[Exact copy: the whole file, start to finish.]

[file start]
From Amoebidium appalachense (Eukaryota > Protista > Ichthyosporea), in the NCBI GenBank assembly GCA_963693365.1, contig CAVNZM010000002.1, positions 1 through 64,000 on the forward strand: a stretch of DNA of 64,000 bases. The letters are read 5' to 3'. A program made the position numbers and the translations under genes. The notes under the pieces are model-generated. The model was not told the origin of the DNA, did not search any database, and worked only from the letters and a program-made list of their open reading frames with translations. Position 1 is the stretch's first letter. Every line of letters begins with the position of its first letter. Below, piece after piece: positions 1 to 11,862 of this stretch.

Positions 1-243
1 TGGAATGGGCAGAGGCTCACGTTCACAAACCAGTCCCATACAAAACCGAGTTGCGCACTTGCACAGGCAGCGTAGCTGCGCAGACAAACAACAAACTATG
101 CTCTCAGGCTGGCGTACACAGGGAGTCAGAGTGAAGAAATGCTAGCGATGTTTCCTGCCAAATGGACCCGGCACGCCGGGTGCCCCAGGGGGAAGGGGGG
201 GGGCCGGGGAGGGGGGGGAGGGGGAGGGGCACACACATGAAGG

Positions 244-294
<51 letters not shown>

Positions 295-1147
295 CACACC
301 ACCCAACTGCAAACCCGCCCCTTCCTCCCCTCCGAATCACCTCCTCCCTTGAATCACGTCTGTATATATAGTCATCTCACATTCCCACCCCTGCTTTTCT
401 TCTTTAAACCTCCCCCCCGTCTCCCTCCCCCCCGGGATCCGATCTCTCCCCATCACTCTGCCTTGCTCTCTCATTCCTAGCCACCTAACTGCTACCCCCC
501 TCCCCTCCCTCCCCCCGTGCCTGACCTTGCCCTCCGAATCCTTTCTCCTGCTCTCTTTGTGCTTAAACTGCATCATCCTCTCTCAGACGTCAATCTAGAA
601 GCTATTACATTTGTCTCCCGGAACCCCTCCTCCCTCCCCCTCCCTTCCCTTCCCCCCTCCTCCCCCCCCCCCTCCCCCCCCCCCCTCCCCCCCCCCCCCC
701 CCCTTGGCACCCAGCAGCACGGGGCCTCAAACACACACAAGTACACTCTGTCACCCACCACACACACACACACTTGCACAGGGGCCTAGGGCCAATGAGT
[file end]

From Amoebidium appalachense (Eukaryota > Protista > Ichthyosporea), in the NCBI GenBank assembly GCA_963693365.1, contig CAVNZM010000002.1, positions 1 through 64,000 on the forward strand: a stretch of DNA of 64,000 bases. The letters are read 5' to 3'. A program made the position numbers and the translations under genes. The notes under the pieces are model-generated. The model was not told the origin of the DNA, did not search any database, and worked only from the letters and a program-made list of their open reading frames with translations. Position 1 is the stretch's first letter. Every line of letters begins with the position of its first letter. Below, piece after piece: positions 1 to 11,862 of this stretch.

Positions 1-243
1 TGGAATGGGCAGAGGCTCACGTTCACAAACCAGTCCCATACAAAACCGAGTTGCGCACTTGCACAGGCAGCGTAGCTGCGCAGACAAACAACAAACTATG
101 CTCTCAGGCTGGCGTACACAGGGAGTCAGAGTGAAGAAATGCTAGCGATGTTTCCTGCCAAATGGACCCGGCACGCCGGGTGCCCCAGGGGGAAGGGGGG
201 GGGCCGGGGAGGGGGGGGAGGGGGAGGGGCACACACATGAAGG

Positions 244-294
<51 letters not shown>

Positions 295-1147
295 CACACC
301 ACCCAACTGCAAACCCGCCCCTTCCTCCCCTCCGAATCACCTCCTCCCTTGAATCACGTCTGTATATATAGTCATCTCACATTCCCACCCCTGCTTTTCT
401 TCTTTAAACCTCCCCCCCGTCTCCCTCCCCCCCGGGATCCGATCTCTCCCCATCACTCTGCCTTGCTCTCTCATTCCTAGCCACCTAACTGCTACCCCCC
501 TCCCCTCCCTCCCCCCGTGCCTGACCTTGCCCTCCGAATCCTTTCTCCTGCTCTCTTTGTGCTTAAACTGCATCATCCTCTCTCAGACGTCAATCTAGAA
601 GCTATTACATTTGTCTCCCGGAACCCCTCCTCCCTCCCCCTCCCTTCCCTTCCCCCCTCCTCCCCCCCCCCCTCCCCCCCCCCCCTCCCCCCCCCCCCCC
701 CCCTTGGCACCCAGCAGCACGGGGCCTCAAACACACACAAGTACACTCTGTCACCCACCACACACACACACACTTGCACAGGGGCCTAGGGCCAATGAGT